Or, Caves, Castles and Camaros, Part Two
For the second leg of last month’s Fall Foliage Cruise, sixteen Camaros (and one Saturn Sky) stopped at Mac-o-cheek Castle in Logan County.
I had no idea this place existed.
To be sure, it’s not a “castle” like we associate with in Europe and the UK. Mac-o-cheek (and its neighbor, Mac-o-chee) are more like large estate homes, more in the vein of Casa Loma in Toronto. Neither of these is as big as Casa Loma, but they are older.
The two castles were built by brothers Abram and Donn Piatt, in the 1860s-70s. Mac-o-cheek Castle was Abram’s, and is the smaller of the two. It was also completed first, and its ownership has stayed in the family since.
What’s really impressive about Mac-o-cheek Castle is the interior. The walls are covered in beautiful wood paneling from native trees, and trimmed by artful scrollwork. All of the furniture inside was actually used by the Piatt family.
Neither of the Piatt brothers had the intention of opening his home to the public, but people were continually stopping by and asking to see. Unwilling to be rude, the family admitted the tourists. This went on beyond the turn of the century, until weary of the intrusions, the families decided to charge admission, thinking it would discourage would-be visitors. Instead, it had the opposite effect.
Still offering tours, the Piatt family occupied Mac-o-cheek until 1989, moving first into the back rooms of the house, and later into the servants’ quarters. After that, the tours continued, along with ongoing restoration work.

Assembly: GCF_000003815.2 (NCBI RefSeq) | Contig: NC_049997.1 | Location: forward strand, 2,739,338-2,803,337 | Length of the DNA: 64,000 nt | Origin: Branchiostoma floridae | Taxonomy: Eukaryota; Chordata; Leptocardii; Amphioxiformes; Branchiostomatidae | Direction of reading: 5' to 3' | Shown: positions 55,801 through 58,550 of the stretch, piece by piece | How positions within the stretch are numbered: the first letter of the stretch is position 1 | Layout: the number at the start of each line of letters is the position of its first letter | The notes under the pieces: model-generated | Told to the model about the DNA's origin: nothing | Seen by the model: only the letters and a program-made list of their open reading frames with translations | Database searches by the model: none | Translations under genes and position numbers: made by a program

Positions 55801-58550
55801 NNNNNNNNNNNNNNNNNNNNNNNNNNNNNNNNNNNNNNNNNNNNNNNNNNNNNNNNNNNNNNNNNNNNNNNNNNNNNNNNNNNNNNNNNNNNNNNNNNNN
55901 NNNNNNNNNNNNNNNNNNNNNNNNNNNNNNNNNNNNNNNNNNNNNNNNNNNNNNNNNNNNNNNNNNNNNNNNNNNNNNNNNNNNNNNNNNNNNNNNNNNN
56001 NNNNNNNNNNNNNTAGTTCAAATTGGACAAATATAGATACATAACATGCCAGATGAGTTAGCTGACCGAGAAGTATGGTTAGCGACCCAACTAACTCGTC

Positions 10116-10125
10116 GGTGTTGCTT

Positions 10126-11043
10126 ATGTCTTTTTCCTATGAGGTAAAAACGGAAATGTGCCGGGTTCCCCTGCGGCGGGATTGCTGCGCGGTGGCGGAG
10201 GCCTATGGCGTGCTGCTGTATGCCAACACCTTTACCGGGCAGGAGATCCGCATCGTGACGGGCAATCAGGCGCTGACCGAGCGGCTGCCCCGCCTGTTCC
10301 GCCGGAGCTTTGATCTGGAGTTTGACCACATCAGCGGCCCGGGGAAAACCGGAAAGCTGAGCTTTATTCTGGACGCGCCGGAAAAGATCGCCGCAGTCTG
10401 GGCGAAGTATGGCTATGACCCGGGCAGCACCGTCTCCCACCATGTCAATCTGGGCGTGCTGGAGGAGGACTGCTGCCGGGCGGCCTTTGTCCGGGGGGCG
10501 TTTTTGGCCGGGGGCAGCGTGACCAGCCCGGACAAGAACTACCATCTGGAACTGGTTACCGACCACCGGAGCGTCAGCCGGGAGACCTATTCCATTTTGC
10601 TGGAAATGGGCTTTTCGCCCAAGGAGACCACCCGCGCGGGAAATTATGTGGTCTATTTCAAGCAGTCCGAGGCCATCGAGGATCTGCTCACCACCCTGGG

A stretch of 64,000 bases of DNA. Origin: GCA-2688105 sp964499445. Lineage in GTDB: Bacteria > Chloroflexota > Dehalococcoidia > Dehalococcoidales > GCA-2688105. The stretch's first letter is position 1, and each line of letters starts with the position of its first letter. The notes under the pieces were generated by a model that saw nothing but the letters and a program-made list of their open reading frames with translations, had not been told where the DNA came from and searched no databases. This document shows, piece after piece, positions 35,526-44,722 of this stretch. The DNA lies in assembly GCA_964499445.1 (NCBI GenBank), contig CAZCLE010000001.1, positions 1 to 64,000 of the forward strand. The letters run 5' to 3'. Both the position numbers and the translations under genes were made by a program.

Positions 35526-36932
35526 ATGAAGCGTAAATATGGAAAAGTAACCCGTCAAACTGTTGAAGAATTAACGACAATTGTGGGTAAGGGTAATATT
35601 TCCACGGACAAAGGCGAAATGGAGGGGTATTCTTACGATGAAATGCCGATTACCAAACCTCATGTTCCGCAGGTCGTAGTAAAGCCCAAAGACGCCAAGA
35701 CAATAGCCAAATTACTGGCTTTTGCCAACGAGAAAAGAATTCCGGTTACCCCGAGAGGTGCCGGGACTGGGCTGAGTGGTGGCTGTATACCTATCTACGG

Mac-o-chee Castle sits a little less than a mile away, and was built by Donn Piatt, the elder of the brothers. Mac-o-chee is the larger and more elaborate of the two homes, but is not as well-preserved. Unlike its neighbor, Mac-o-chee was sold out of the family around the turn of the century. Three owners and six decades later, Piatt descendants regained ownership of the home, but it had suffered a good deal of damage in the interim.
Like Mac-o-cheek, Mac-o-chee is filled with beautifully-crafted woodwork. It also boasts painted ceilings reminiscent of those found in the great castles of Europe. Sadly, the majority are not in good condition, and due to the sales, the antique furniture inside is also not original to the property.
Both properties are well worth the price of admission, which is $12 per castle, or $20 for both. Children get an additional discount, as do groups of 20 or more with reservations. So if you’re in the area and are looking for a day trip, consider the castles! As for the sixteen Camaros and their occupants, a good time was had by all.
Did you know there was anything like this in Ohio? What about where you live?